Afghanistan is a country with a complex history. Landlocked, the area has been at the crossroads of competing eastern and western, religious and secular empires for centuries. For the last thirty years, it has been in a continuous state of civil war. In the late seventies, the secular government in Afghanistan was also viewed as pro-Soviet. The U.S. Cold War strategy at the time was to covertly support the “other” side in order to counter Soviet influence in the Persian gulf. In the case of Afghanistan, our 80ssupport went to a loose but ideologically conservative coalition of religious leaders and tribal leaders – the mujahideen. The Soviets then countered with an invasion to shore up their friends in the government, the United States began to arm the anti-communist factions (which also received aid from Saudi Arabia and Pakistan) and a horrible civil was broke out in which between half a million and two million Afghan citizens were killed. You can check at any one of dozens of sites on Afghan recent history (even Wikipedia is more or less up to date) or you can watch the infinitely enjoyable CW's war copy“Charlie Wilson’s War” starring Tom Hanks, Philip Hoffman Seymour and Julia Roberts. I leave it to you.

Although the United States may have assumed an ideological victory (as Charlie Wilson never did), it became clear, with the fall of the Soviet Union, that we might have backed the wrong horse. The Taliban wreaked havoc on the citizenry in its zeal to bring everyone in line with the supposed dictates of a particular brand of fundamentalism, resulting in not only a mass exodus of intellectuals but also a repressive regime that removed freedoms, violates human rights and reduced women to second-class citizens.

OUR POST 9/11 WAR

The United States’ activities in Afghanistan after the 9/11 attacks were called “Operation Enduring Freedom” a military campaign to destroy presumed Al Qaeda terrorist training camps in Afghanistan. 301px-US_Army_Afghanistan_2006The U.S. also sought to overthrow the Taliban government because they were presumably harboring Osama bin Laden and other Al Qaeda members, although documents show that Washington was giving the Northern Alliance information and logistics support as part of concerted action with India, Iran, and Russia – that would be our current adversary and our former one. The Taliban was ousted, the secular leader Hamid Karzai was made the 225px-Hamid_Karzai_in_February_2009transitional chairman of the newly installed government, then became president in 2004.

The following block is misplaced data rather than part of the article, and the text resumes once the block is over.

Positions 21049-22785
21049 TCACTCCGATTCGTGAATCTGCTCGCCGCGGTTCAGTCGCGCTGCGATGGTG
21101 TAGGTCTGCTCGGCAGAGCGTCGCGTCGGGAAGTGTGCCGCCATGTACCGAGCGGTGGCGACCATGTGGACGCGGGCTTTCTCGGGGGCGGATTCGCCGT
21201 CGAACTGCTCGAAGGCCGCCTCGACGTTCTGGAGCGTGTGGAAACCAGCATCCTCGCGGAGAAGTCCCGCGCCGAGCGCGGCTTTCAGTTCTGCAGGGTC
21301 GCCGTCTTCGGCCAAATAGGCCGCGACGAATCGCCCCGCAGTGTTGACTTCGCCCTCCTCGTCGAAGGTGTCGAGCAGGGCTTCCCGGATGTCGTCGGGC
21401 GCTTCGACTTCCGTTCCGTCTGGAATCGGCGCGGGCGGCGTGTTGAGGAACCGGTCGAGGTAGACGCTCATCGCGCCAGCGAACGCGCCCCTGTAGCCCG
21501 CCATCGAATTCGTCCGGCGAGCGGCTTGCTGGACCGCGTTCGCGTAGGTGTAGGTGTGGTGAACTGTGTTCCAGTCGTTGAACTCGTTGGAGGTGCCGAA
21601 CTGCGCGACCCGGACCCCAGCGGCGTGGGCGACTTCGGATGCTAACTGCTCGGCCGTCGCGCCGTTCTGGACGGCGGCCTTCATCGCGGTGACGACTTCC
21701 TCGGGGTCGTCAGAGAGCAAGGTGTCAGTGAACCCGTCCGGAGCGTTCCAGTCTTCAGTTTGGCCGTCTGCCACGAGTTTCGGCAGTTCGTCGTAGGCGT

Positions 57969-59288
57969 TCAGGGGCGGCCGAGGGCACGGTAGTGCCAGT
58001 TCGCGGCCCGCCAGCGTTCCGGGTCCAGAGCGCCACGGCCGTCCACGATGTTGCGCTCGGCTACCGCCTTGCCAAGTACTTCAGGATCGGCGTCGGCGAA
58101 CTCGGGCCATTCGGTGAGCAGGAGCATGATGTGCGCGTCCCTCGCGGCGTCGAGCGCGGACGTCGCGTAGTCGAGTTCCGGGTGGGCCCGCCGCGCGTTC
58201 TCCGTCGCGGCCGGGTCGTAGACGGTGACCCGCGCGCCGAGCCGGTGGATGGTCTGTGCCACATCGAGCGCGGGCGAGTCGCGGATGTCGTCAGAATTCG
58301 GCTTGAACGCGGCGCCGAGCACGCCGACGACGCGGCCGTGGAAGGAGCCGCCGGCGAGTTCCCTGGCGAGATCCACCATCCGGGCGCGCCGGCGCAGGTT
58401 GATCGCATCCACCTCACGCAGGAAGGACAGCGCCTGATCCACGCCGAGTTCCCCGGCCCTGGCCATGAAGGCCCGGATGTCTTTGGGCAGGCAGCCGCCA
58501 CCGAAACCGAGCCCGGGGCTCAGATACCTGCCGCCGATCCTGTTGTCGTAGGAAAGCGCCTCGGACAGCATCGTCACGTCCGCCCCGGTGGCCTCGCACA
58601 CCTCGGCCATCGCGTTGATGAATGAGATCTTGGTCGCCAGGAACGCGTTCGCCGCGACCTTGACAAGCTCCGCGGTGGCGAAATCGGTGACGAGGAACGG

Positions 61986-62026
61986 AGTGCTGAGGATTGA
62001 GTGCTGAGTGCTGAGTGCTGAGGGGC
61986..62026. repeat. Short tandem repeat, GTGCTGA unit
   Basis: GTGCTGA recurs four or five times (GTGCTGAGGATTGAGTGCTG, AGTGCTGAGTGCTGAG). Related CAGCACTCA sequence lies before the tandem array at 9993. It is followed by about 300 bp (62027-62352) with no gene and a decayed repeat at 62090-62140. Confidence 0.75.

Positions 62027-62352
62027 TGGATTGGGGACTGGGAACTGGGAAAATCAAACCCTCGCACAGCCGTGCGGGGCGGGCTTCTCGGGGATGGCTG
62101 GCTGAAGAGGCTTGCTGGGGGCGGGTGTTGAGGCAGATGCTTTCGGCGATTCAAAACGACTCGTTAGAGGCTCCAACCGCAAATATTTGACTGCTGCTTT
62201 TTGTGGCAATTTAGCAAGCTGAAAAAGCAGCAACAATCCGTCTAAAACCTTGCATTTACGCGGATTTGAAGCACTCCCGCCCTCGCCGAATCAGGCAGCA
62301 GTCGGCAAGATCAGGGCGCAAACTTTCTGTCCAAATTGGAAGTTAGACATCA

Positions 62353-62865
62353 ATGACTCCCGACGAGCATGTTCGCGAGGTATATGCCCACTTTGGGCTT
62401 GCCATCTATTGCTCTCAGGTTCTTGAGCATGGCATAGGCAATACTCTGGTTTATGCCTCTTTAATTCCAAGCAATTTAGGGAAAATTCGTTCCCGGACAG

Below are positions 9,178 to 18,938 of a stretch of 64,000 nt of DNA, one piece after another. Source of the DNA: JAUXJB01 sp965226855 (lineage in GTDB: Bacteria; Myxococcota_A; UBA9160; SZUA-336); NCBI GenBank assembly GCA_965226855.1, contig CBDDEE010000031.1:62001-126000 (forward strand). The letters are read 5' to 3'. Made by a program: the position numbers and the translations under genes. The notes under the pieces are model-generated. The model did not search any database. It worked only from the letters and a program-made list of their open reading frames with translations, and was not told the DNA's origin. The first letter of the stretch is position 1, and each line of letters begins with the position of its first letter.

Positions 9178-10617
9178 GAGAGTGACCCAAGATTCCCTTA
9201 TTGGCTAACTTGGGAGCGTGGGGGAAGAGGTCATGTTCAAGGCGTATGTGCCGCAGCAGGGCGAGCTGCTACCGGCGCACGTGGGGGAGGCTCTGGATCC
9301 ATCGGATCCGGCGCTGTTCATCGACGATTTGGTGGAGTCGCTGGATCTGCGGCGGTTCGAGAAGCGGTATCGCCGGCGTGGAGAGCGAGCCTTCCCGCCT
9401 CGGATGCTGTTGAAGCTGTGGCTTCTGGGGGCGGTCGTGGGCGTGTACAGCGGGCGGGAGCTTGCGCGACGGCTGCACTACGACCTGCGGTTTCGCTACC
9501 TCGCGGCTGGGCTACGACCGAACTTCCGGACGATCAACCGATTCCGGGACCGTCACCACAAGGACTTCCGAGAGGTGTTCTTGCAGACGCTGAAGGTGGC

AND NOW…

In a few words: Taliban resurgence, particularly in the countryside, an spike in illegal drug activity, corruption charges against the present government currently enjoying U.S. largesse, voting fraud and human rights violations still occurring and the Afghan people – and our foreign policy – once again caught between a rock and a hard place. The Afghan government is neither reliable nor trusted by the people. The extent of our ability to force change appears limited. Even Joe Biden is dismayed. What we have is money to withhold and manpower to withdraw. We can just say no, or as Tom Friedman suggested in his NY Times op-ed piece, tell the government to shape up or we ship out. And do it.

We might also consider asking (or demanding or forcing) our own strategic thinkers to get to work redefining their own terminology with respect to our policy in Afghanistan and indeed around the world. What does it mean to choose sides? What does a victory look like? How do we propose to battle an ideology? What do we think will make the United States safe, what with poorly protected facilities, ill-defined immigration policies, poor follow-up for visas and other home protection issues that need attention? Can we say we’ve seriously considered a wholesale revamping of our foreign policy and military approaches to make those approaches at once more robust and more practical?